Mass. State Rep. Calls on University VP to Increase Transparency for Allston Multimodal Project


Harvard President Lawrence Bacow Made $1.1 Million in 2020, Financial Disclosures Show


Harvard Executive Vice President Katie Lapp To Step Down


81 Republican Lawmakers File Amicus Brief Supporting SFFA in Harvard Affirmative Action Lawsuit


Duke Senior’s Commencement Speech Appears to Plagiarize 2014 Address by Harvard Student

Sailing Takes First Gold of Fall at Danmark Trophy

The sailing team competed in three regattas over the weekend: the Women’s Showcase, Danmark Trophy, and the Lark Invitational.
The sailing team competed in three regattas over the weekend: the Women’s Showcase, Danmark Trophy, and the Lark Invitational. By Timothy R. O'Meara
By Jasper G. Goodman, Contributing Writer

With a pair of high-profile podium finishes over the weekend, the Harvard sailing team hopes that it has finally found its groove.

The Crimson picked up its first regatta victory of the season at the Danmark Trophy and finished second at the Women’s Showcase, which both took place in New London, Conn., over the weekend. The two podium finishes highlighted Harvard sailing’s most successful weekend yet this Fall. The first and second place showings are the top two results the Crimson has posted this year. It is just the third time in the last two years that Harvard has posted multiple podium finishes in different regattas during the same weekend.

“Our execution was good, our speed was good, our handling is really improving,” Harvard coach Michael O’Connor said. “We were very happy with the results.”

At the Danmark Trophy, junior captain Henry Burnes and senior Iulianna Taritsa blew away their competition in the B-Division, finishing a whopping 36 points in front of second-place Yale. Burnes and Taritsa scored 69 points over the regatta’s 18 races.

In the trophy’s A-Division, junior Eli Burnes, junior Emily Wang, and sophomore Eric Hansen finished in third place, with 130 total points — an average score of 7.2. The trio won five of the regatta’s 18 races, including a crucial victory in the final set.

“Going into the last few races, we knew that St. Mary’s was a little bit ahead of us,” Eli Burnes said. “We knew we had to beat them just a little bit in the last few races to win the regatta overall.”

In the Women’s Showcase, sophomore Emma Kaneti and junior Emma Jakobson won the A-Division by 16 points. The Crimson looked to be on track to win the regatta, but a last-place finish by Harvard’s B-Division boat in the regatta’s final race pushed them into second place overall, just four points behind Yale.

“We came really close to winning the [Women’s Showcase],” O’Connor said. “We had a little bit of bad luck at the end of the final race but they sailed well enough to win. Next time they sail that well, I’m confident they will.”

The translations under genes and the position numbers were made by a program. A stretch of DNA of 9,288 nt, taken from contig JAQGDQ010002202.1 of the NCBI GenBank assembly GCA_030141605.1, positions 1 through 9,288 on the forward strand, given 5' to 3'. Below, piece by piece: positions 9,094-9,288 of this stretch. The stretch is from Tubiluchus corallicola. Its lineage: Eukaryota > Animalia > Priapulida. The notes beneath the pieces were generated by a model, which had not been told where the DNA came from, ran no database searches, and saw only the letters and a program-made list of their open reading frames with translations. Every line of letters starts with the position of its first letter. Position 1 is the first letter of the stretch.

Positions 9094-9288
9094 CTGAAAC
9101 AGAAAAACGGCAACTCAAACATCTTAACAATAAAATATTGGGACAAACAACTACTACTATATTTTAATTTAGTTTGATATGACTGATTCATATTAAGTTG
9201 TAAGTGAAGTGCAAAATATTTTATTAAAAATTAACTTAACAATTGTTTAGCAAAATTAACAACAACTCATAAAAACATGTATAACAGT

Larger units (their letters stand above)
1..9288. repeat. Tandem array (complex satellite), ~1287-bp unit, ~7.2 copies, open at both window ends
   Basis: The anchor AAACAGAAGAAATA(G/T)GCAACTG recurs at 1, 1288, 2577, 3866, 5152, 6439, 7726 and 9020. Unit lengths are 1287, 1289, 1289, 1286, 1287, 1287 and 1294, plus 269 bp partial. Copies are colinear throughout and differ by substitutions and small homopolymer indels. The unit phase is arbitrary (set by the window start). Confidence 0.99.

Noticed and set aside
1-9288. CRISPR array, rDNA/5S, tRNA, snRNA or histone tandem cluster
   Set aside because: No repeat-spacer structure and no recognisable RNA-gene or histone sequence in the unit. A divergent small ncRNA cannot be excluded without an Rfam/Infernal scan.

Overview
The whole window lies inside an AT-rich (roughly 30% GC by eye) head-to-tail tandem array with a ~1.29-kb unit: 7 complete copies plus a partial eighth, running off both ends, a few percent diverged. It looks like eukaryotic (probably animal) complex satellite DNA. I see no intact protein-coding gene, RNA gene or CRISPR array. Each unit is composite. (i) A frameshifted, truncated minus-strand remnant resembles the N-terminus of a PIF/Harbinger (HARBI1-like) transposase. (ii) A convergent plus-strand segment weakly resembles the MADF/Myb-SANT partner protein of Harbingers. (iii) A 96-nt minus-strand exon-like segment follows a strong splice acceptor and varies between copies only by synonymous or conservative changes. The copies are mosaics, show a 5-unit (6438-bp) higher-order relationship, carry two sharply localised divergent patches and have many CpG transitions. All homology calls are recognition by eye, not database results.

With the performances over the weekend, the Crimson established itself as able to compete — and win — in a big, interconference regatta. The question remains, however, as to whether or not they can keep it up. Prior to this week, Harvard had posted just two podium finishes and struggled at times to carry momentum forward.

“I think it’s a weekend where we really began to achieve our potential, but we have a lot of work left to do and we’re hoping to build on it,” O’Connor said.

Emily Wang and Eli Burnes, who hadn’t raced together prior to this season, have led the Crimson so far this year. Kaneti and Jakobson, the Crimson’s other top pair, “have picked up where they left off,” according to O’Connor.

“We’re very happy with the progress that our team is making,” O’Connor said. “Everybody is working hard towards our team goals. We’ve had some good performances on the weekends, but we have not been consistent enough yet. If we can get to the point where our execution, particularly on the starting line, is consistently good, we have a great deal of potential.”

Burnes, a philosophy concentrator, is coming off a successful sophomore season last year in which he was named an honorable mention on Inter-Collegiate Sailing Association’s All-American team.

“Eli is a very smart sailor,” O’Connor said. “He’s fast in a wide range of positions. He’s a really fun person to sail with. He’s really got a ton of potential, he just needs to be a little bit more consistent.”

Harvard features eight first-years on their roster, including several who are sailing competitively for the first time. Following the graduation of several small crews last spring, Eli Burnes says the upperclassmen put on “a full-court press to get freshmen to join the sailing team.”

“This year, we knew we’d have to train a lot of walk-ons,” Burnes said. “We basically just started to talk to as many people as possible at the activities fair. We had people talk to any freshman they knew.”

When first-year Chris Wang arrived on campus, he had “no idea” that sailing would become such a big part of his freshman experience. Wang was drawn to the team because he wanted to fulfill a life-long dream of his father’s, who has a passion for boats but has never had the opportunity to take up sailing seriously.

“My dad’s extremely happy that I’m doing it,” Wang said. “I felt like I was fulfilling a family goal because my dad never got to go through with it.”

There are three regatta weekends remaining in the fall season before the ICSA Singlehanded Championships on November 9.

“This is definitely a huge confidence-booster,” Eli Burnes said. “Great for momentum for the rest of the season.”

Want to keep up with breaking news? Subscribe to our email newsletter.

SailingGame Stories